The term Cloud Computing stands for the vision of outsourcing computations to an external provider (server) who has access to a (potentially) infinite set of resources and manages the computation over them. Through abstraction the user (client) no longer knows where and when his computations are executed; from the user point of view the computation is performed in a "cloud" where he can flexibly demand more or less resources and only pay their acutal use. Outsourced resources can be IT-infrastructure, such as storage and computing capacities, but also software applications and their runtime environments (platforms) which means also that services around installation and maintenance are outsourced. So, with this paradigm comes along the vision of reducing costs and risks for IT.
Software which runs within a "cloud" faces a lot of challenges: it runs on unknown/different platforms, it must guarantee privacy and security, it must be self-adapting/organizing in the platform, it runs distributed (local and remote), it must fulfill non-functional requirements such as performance or reliability requirements, it must be maintainable during runtime, it has to communicate with other applications (shared memory or shared nothing).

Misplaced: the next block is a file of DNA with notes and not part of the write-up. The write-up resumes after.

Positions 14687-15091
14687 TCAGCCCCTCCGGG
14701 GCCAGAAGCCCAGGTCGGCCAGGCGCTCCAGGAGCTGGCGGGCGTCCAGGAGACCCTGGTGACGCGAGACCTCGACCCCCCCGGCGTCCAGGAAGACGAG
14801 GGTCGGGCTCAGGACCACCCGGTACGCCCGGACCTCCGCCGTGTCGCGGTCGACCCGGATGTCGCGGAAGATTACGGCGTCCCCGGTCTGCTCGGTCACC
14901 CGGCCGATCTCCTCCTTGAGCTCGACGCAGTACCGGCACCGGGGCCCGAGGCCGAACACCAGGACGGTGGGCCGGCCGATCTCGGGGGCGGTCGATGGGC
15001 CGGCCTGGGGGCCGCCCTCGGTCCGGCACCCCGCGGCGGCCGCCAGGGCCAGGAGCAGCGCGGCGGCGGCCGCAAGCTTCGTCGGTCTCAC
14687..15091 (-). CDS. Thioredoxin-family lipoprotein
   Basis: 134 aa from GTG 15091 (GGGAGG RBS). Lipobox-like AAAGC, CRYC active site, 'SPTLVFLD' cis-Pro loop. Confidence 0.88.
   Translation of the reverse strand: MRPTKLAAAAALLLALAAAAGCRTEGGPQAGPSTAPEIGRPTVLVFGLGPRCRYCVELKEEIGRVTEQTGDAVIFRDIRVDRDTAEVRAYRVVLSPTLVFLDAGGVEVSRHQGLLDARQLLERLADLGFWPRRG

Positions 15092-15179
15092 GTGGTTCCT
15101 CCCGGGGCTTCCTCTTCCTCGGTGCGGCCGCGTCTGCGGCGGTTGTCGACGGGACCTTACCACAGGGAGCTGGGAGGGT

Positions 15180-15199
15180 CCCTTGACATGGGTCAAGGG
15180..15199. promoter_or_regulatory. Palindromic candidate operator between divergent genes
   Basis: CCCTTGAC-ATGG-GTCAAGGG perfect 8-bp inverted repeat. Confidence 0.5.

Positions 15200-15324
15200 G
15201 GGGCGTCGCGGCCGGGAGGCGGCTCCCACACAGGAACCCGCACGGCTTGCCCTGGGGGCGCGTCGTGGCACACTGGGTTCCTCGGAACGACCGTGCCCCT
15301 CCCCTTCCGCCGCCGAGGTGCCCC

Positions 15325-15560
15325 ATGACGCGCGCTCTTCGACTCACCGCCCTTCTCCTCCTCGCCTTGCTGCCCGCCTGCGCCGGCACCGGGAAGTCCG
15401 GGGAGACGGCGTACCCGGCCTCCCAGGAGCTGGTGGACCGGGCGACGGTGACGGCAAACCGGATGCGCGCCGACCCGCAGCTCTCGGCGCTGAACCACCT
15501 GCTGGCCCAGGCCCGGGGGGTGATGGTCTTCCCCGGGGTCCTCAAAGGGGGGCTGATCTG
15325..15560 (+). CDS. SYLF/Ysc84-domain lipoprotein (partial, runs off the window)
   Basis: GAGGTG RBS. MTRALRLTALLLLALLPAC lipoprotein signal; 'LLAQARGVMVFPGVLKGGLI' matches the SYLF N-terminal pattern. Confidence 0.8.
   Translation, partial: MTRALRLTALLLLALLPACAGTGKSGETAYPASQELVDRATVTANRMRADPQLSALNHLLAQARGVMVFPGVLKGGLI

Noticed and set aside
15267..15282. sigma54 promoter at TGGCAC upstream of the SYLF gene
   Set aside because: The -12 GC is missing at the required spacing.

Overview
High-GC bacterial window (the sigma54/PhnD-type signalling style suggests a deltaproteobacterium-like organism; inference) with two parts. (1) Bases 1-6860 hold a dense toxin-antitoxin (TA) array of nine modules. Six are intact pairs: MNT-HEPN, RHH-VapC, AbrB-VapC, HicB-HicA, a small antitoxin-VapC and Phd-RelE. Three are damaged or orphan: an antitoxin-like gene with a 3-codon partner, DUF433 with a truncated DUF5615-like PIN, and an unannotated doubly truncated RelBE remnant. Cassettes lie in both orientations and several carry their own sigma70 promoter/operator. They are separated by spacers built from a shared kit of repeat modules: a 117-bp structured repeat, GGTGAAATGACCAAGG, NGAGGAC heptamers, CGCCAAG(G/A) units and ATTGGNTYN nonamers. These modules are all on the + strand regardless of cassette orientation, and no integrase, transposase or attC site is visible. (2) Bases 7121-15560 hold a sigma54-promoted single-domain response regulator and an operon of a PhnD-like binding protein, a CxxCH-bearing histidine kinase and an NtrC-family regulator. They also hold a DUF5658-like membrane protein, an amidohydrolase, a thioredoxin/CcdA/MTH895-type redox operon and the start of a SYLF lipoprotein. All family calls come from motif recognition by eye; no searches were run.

New architecture design concepts and programming paradigms for developing cloud computing applications are needed. The software architecture we propose is composed of loosely coupled components and contains in contrast to traditional software additional components to allow for specific cloud computing characteristics such as management of distributed communication, scheduling multiple instances of a component, or handling the authentication and authorization. We follow a model-based approach where we abstract from these additional components by introducing new dependencies between traditional software components with different semantics in an architecture model.
Quality is not for free. It is an emerging property of a product and must be planned from the beginning of the development process. We are developing techniques to analyze and measure certain project and product characteristics that give hints on potential problems as well as the overall quality of a system. In particular the development of automated tests covering specification models [Rum03] or the code together with the definition of software architectures that allow efficient development of tests are within our focus. These quality measurements will be available as services via the internet for development projects in the industry.
Agile development methods
At first sight model-based development and agile development techniques look contradictory. On the second look they aren't. [HR04,Rum04a,Rum04b] show how both aim to improve the efficiency of the process and the quality of the result. Putting the offered agile and model-based techniques together, synergy allows us to use the best of both worlds. We transfer existing agile and model-based techniques to industry and investigate further improvement of these methodological tools.
Automotive Software Engineering